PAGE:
5 Essential Questions Before You Start Your Naming Project29 Jul 2013
1. Who are the decision makers?
With naming, there’s a danger in involving too many people in the process. It’s often tempting to invite folks on the fringe of the project who only really have information rights (but not decision making rights) or who you think might be good creative, name generators.
Finally, who’s the final decision-maker? Often it’s the CMO or CEO.
Determine what level of engagement this person needs. Some CEOs simply want a final blessing once the project is over, others want to be more involved in the process.
Overall, the fewer decision-makers, the better. Naming can’t be done democratically by consensus.
2. Is this one standalone name or part of a family of products?
Where does the product/service or offering fit within the company? Is this a truly standalone product or will there be other related SKUs – how will it relate to similar products at the company?
3. What’s the timing?
When is the launch? Is there an external or internal milestone we’re looking to create a name by?
Timing can impact the scope of a process. Longer lead times can allow for things like internal brainstoming sessions, development of positioning statements, and name evaluation research once a final set of candidates is agreed upon. Shorter lead times require strong internal alignment – from meeting availability of stakeholders to ensuring client’s legal counsel is ‘ready to go’ with expedited TM searches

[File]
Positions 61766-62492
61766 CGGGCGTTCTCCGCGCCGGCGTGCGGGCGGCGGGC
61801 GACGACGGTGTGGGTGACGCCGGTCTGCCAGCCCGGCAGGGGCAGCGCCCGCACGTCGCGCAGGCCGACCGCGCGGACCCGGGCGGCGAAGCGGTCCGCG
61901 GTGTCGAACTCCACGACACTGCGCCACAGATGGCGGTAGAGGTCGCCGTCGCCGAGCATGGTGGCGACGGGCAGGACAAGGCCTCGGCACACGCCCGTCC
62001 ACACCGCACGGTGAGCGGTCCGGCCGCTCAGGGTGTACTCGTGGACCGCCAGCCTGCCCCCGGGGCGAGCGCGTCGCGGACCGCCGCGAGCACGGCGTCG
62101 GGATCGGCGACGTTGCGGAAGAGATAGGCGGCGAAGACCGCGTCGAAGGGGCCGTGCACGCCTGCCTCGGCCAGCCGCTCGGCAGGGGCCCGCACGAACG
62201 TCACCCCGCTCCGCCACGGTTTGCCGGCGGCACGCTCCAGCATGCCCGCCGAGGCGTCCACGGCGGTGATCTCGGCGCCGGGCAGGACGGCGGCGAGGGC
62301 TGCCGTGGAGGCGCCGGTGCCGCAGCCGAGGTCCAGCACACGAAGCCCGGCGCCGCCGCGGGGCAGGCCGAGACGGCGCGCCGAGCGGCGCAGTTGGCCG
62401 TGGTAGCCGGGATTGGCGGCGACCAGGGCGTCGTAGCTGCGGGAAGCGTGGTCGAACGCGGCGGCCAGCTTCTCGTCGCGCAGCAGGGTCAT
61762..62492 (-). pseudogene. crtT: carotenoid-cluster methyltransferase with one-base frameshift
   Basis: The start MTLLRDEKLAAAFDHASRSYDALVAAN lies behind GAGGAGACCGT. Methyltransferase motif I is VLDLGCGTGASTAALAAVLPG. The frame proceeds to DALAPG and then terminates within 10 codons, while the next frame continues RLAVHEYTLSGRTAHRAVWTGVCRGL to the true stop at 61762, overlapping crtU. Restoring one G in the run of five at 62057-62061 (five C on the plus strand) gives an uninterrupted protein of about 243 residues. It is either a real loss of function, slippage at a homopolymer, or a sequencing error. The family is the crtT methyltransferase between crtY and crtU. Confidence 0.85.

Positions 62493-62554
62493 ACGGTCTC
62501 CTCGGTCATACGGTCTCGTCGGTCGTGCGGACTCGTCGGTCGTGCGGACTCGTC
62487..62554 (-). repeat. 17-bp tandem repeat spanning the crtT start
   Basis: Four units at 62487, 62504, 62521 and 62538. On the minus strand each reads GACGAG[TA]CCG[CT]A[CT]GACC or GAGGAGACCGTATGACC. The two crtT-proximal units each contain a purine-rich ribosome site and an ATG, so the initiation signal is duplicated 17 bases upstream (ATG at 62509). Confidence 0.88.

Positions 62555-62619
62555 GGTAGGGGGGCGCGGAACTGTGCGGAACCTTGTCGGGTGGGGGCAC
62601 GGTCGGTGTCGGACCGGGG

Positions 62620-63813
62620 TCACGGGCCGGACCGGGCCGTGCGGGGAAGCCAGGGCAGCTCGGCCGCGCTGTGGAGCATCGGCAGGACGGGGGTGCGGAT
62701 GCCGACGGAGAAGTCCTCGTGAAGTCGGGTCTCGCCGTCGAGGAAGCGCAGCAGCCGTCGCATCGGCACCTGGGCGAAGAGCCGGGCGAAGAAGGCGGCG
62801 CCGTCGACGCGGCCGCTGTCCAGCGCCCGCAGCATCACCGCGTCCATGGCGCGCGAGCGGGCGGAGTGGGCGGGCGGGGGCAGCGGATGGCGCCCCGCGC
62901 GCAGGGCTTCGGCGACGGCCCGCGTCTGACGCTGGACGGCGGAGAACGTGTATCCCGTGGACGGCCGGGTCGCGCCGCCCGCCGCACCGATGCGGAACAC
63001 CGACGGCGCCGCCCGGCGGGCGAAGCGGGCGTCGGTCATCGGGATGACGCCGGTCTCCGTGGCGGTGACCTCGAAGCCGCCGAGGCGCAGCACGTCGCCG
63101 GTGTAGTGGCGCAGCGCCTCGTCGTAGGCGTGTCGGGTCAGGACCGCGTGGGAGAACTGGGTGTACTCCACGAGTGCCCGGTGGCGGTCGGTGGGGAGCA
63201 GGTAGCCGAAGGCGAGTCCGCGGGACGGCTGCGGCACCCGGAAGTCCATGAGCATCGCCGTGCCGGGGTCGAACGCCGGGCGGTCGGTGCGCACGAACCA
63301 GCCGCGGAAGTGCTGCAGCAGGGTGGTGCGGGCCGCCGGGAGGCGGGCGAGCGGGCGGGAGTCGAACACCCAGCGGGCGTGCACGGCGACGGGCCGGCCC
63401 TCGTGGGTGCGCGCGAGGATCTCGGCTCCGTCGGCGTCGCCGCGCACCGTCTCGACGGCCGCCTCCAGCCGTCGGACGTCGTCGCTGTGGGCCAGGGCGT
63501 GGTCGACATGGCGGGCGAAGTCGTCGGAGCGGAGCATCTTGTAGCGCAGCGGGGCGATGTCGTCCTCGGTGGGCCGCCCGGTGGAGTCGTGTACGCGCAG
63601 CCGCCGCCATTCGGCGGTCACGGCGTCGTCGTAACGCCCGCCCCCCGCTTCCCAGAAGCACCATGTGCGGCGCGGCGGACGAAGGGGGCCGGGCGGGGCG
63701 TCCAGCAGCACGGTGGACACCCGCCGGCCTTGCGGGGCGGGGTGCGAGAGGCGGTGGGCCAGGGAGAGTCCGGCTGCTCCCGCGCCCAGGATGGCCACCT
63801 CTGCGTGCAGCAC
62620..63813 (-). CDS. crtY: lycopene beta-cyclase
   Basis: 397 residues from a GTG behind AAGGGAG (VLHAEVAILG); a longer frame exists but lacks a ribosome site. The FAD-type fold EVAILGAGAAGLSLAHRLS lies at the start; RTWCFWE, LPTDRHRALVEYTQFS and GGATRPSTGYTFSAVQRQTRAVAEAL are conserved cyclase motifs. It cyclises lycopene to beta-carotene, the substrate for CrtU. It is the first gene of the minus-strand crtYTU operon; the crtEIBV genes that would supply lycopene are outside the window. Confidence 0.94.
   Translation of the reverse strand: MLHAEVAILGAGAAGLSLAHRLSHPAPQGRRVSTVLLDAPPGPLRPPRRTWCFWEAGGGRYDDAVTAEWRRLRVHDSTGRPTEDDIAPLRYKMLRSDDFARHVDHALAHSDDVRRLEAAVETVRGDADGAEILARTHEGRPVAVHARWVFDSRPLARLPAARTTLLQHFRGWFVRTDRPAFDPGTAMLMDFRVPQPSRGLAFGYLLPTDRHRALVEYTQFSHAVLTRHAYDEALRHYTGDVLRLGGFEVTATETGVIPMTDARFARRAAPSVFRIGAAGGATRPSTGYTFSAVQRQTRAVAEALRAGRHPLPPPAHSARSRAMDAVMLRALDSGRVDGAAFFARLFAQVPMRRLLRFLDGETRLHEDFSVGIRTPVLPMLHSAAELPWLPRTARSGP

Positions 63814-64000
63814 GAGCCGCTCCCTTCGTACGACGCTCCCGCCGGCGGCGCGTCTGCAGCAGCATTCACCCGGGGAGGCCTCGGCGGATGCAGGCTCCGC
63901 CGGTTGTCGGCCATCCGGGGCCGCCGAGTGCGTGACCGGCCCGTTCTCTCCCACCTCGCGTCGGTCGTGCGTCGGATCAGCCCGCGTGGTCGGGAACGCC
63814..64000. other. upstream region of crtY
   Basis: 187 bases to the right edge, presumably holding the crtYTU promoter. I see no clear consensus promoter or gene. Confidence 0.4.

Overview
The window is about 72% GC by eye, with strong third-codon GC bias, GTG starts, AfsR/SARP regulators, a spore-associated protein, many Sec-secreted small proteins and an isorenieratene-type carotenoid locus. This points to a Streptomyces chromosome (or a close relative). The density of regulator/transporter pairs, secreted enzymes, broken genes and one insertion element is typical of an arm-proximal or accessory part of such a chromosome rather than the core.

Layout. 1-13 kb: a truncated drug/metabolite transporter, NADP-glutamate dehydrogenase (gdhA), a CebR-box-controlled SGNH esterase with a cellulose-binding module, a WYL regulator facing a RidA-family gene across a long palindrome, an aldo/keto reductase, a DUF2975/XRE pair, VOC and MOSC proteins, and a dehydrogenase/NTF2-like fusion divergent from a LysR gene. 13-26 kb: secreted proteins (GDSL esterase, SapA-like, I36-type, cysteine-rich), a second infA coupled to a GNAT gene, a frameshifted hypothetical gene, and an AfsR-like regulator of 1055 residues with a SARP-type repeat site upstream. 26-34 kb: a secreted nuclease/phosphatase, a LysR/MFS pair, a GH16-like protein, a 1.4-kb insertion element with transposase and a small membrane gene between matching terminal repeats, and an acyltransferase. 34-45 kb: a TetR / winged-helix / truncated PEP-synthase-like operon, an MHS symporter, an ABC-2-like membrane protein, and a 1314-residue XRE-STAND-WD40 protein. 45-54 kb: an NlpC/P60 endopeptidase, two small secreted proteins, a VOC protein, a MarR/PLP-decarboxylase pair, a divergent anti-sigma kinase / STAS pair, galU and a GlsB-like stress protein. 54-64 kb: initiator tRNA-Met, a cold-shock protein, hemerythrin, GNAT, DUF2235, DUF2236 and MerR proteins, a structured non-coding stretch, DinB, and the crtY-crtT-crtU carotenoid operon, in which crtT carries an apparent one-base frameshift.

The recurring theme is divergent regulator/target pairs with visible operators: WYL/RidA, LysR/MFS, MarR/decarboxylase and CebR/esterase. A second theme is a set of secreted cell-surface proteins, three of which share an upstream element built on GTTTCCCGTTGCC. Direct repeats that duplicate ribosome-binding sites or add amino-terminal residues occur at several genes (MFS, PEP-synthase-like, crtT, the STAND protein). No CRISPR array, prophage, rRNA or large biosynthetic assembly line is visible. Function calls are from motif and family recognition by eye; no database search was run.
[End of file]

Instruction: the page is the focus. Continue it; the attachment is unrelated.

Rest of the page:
4. What are the markets/countries?
Is this a US only launch or are there plans to take the product to international markets? If so, which ones?
Ensuring TM viability in those markets as well as performing in-depth linguistic results are essential too. These steps can add significant time to a naming process, potentially impeding launch dates.
5. What’s the strategy? Positioning?
Having a strong positioning statement creates focus before name creation begins. Cingular was created because it outlined a clear strategic positioning ‘cellular technology and a singular point of contact’. Of course, not every name needs to be such a direct abstraction of the positioning, but having a clear, well thought-out strategic positioning is the heart of a strong naming brief.